LONDON Gold firmed on Wednesday, recovering from the previous session's near two-week low, but moves were muted as traders awaited the outcome of the Federal Reserve's latest policy meeting.
The U.S. central bank is widely tipped to unveil a quarter-point interest rate rise at 1800 GMT, lifting the Fed funds target rate above 1 percent for the first time since the aftermath of Lehman Brothers' collapse in 2008. [MKTS/GLOB]
Gold is highly sensitive to rising U.S. interest rates, which increase the opportunity cost of holding non-yielding bullion, while boosting the dollar. Markets await fresh clues on policy after scaling back their expectations for further U.S. rate hikes this year over the last few months.
Spot gold XAU= was up 0.1 percent at $1,266.27 an ounce at 1150 GMT, having touched its weakest since June 2 on Tuesday at $1,259.16. U.S. gold futures GCv1 for August delivery were down 50 cents an ounce at $1,268.10.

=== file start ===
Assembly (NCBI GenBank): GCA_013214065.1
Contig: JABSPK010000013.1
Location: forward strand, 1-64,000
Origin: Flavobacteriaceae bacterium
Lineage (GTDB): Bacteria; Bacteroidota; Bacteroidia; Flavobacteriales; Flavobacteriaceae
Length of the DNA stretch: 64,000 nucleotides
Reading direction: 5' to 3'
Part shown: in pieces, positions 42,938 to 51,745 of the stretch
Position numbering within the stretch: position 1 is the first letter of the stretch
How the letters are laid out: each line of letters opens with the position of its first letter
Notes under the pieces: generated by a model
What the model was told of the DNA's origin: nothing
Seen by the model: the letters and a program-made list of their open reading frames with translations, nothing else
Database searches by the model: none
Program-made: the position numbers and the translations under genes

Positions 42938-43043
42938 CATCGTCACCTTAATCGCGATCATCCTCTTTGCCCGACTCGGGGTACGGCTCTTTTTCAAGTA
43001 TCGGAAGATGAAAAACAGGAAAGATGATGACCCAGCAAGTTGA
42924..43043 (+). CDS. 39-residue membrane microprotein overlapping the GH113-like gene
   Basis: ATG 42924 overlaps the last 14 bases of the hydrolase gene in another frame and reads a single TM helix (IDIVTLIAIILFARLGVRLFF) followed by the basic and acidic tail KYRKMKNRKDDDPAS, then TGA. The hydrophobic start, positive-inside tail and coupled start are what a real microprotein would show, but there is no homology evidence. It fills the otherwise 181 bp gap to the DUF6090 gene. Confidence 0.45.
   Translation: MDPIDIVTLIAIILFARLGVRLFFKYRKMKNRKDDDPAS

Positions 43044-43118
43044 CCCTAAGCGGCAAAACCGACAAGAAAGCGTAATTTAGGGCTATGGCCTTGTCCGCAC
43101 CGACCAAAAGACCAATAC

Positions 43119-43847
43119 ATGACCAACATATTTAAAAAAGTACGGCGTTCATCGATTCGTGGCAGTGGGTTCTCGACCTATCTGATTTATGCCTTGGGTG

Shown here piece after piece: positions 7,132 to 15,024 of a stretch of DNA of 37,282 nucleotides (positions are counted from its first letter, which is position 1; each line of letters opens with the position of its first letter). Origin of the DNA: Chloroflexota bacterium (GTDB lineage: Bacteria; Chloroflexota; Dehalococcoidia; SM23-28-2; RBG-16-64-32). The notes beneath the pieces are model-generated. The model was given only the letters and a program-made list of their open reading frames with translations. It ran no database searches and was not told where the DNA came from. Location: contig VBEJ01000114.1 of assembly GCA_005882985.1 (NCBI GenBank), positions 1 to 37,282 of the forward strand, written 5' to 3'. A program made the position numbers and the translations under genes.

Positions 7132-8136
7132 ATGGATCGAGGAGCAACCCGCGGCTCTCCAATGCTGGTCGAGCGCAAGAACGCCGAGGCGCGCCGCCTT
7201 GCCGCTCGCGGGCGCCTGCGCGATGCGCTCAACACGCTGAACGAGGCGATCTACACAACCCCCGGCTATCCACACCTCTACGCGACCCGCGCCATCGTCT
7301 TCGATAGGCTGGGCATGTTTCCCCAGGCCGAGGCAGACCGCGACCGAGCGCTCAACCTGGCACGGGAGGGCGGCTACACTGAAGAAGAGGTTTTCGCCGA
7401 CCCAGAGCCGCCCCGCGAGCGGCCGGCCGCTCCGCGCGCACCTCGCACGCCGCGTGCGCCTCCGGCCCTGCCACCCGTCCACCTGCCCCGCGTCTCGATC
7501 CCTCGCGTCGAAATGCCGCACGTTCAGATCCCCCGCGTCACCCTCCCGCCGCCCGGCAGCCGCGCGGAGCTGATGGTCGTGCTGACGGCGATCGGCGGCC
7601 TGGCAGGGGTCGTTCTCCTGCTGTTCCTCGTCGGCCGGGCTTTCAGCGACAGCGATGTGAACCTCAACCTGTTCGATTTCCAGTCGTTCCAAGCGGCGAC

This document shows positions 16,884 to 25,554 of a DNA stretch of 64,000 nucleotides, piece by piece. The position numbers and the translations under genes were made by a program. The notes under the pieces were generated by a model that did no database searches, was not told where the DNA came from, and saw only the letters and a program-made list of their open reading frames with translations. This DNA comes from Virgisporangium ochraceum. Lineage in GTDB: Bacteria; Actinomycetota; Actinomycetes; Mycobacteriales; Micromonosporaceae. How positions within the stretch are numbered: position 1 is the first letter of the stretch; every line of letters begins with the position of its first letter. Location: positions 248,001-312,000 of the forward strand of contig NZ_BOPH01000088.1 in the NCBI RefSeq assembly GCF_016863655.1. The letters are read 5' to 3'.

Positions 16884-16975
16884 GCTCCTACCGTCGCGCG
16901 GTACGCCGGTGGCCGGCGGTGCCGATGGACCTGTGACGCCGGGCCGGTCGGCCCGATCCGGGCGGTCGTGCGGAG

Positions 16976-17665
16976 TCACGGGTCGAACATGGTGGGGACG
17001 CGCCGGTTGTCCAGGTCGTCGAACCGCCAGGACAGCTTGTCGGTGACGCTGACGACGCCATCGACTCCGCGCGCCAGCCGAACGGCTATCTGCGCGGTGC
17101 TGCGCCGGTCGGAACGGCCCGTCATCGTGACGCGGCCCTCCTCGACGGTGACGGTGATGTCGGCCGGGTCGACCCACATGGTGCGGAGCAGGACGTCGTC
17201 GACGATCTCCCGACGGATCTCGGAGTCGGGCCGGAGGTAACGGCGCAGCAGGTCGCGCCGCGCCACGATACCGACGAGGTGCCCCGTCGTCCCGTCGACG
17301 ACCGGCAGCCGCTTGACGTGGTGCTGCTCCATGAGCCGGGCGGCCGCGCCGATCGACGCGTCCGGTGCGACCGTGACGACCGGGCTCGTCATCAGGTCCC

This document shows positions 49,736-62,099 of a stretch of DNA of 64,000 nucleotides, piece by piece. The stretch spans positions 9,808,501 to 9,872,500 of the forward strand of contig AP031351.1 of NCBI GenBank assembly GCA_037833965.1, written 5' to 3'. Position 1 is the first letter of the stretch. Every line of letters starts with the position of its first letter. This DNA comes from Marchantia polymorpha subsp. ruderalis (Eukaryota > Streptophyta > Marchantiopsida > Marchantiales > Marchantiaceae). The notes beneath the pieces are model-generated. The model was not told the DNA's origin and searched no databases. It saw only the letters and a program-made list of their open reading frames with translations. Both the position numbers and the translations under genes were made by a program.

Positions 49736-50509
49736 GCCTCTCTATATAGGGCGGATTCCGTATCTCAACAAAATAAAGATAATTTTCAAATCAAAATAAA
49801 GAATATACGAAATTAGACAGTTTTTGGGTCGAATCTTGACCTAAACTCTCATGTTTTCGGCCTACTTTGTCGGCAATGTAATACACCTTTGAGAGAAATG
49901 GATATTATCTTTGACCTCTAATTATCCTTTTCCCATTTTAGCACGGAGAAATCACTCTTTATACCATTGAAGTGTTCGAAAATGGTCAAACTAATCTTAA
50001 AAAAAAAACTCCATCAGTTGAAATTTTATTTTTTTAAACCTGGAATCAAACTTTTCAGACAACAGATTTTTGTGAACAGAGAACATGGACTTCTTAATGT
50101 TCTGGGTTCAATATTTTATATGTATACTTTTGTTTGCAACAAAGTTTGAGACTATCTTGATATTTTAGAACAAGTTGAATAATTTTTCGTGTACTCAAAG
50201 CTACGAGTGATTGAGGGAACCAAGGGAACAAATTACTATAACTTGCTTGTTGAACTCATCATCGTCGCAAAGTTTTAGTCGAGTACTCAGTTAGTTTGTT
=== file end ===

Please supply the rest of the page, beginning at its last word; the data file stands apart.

Fed Chair Janet Yellen is due to hold a news conference 30 minutes after the main policy statement.
"The real surprise won't be the rate hike, it'll be more in the language (of the statement)," Capital Economics analyst Simona Gambarini said.
"Much of the reaction in gold prices will depend on whether there is any mention of further tightening ahead, any reassessment of current growth conditions or inflation expectations."
"If the Fed, as we expect, is a bit more hawkish in its commentary, I don't see gold prices trading around current levels for much longer."
Equity markets climbed, though concerns about stretched valuations and caution ahead of the near-certain rate hike kept a lid on gains. The dollar held steady against a currency basket. [MKTS/GLOB]
Silver XAG= also climbed, up 0.5 percent at $16.95 an ounce after hitting its lowest in nearly a month the previous day at $16.68.
Platinum XPT=, which also hit a near one-month low of $918.50 on Tuesday, was down 0.3 percent at $920.25 an ounce. Palladium XPD=, which hit a 16-year high last week at $914.70, was down 0.2 percent at $880.50 per ounce.
"The palladium price is expected to see a correction in the short term after the exaggerated increase in the last few weeks," Commerzbank said in a note.
"Afterwards the palladium price should rise to $850 per troy ounce by year-end due to the expected large supply deficit and the positive price trend in precious metals in general."
(Additional reporting by Nithin Thomas Prasad and Vijaykumar Vedala in Bengaluru; editing by Dale Hudson and Jason Neely)